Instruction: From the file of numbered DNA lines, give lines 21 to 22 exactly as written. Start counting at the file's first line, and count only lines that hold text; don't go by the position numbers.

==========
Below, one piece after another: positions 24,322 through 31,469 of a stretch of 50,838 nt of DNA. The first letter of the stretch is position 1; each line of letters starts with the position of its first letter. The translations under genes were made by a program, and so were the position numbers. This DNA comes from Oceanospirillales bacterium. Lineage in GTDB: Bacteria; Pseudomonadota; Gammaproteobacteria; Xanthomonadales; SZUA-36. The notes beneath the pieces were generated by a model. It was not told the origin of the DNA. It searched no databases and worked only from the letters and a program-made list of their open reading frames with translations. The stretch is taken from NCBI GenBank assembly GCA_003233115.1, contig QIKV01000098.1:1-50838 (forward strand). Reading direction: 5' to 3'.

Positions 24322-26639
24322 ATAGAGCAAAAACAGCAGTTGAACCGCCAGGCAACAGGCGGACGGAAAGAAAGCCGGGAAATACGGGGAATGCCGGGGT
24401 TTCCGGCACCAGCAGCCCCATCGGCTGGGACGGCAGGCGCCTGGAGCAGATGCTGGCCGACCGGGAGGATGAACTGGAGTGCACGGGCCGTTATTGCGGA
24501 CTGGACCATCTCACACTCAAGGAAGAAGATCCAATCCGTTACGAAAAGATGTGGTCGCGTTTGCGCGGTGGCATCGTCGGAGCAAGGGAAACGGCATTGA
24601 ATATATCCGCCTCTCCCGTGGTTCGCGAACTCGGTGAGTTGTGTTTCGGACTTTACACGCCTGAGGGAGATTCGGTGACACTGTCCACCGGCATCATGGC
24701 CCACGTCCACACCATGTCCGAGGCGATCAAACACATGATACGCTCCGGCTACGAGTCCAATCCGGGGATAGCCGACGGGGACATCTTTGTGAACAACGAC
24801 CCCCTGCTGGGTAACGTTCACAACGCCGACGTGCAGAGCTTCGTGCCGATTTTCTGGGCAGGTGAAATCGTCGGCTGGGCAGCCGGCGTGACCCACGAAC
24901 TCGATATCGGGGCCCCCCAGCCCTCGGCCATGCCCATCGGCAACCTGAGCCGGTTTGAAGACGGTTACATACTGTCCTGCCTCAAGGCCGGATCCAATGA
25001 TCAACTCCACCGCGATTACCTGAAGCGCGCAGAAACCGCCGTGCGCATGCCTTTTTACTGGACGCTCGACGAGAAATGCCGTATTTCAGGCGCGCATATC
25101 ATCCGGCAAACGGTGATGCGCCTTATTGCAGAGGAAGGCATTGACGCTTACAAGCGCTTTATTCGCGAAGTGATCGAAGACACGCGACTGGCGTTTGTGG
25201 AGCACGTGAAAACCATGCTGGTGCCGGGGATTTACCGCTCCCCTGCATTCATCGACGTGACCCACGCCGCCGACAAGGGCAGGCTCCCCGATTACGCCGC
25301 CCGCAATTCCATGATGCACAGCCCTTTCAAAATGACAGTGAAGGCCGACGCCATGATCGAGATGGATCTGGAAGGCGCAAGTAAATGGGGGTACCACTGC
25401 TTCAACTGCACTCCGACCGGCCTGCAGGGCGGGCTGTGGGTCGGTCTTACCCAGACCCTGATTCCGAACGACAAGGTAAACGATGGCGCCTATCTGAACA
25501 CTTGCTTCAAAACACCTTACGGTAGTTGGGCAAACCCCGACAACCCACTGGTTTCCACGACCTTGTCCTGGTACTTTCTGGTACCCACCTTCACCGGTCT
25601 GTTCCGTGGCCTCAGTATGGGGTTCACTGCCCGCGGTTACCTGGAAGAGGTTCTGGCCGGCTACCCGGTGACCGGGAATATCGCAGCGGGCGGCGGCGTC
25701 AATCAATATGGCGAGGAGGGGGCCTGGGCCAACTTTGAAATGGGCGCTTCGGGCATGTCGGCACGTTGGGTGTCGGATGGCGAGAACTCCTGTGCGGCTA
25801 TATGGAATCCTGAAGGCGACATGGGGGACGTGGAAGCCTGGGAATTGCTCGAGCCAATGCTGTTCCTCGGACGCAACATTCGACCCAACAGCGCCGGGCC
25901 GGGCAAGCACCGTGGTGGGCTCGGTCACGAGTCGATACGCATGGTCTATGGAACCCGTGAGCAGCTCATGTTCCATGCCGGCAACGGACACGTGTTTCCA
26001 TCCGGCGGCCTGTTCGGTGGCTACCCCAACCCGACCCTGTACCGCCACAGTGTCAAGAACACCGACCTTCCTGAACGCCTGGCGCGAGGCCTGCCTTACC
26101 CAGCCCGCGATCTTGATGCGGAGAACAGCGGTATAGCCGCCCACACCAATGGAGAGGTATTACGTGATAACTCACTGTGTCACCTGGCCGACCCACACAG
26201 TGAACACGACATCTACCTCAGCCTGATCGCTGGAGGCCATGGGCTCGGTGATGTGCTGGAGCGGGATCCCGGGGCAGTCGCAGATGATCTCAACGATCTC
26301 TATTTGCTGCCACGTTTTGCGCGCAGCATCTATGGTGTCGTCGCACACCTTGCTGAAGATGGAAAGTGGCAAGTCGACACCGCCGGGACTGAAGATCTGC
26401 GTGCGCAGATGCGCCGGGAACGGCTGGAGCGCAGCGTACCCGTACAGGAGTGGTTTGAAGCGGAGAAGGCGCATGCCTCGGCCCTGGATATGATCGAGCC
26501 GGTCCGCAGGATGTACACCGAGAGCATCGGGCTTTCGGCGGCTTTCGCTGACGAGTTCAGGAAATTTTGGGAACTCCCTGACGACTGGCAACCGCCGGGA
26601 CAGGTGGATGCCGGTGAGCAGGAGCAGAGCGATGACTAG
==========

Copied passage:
26101 CAGCCCGCGATCTTGATGCGGAGAACAGCGGTATAGCCGCCCACACCAATGGAGAGGTATTACGTGATAACTCACTGTGTCACCTGGCCGACCCACACAG
26201 TGAACACGACATCTACCTCAGCCTGATCGCTGGAGGCCATGGGCTCGGTGATGTGCTGGAGCGGGATCCCGGGGCAGTCGCAGATGATCTCAACGATCTC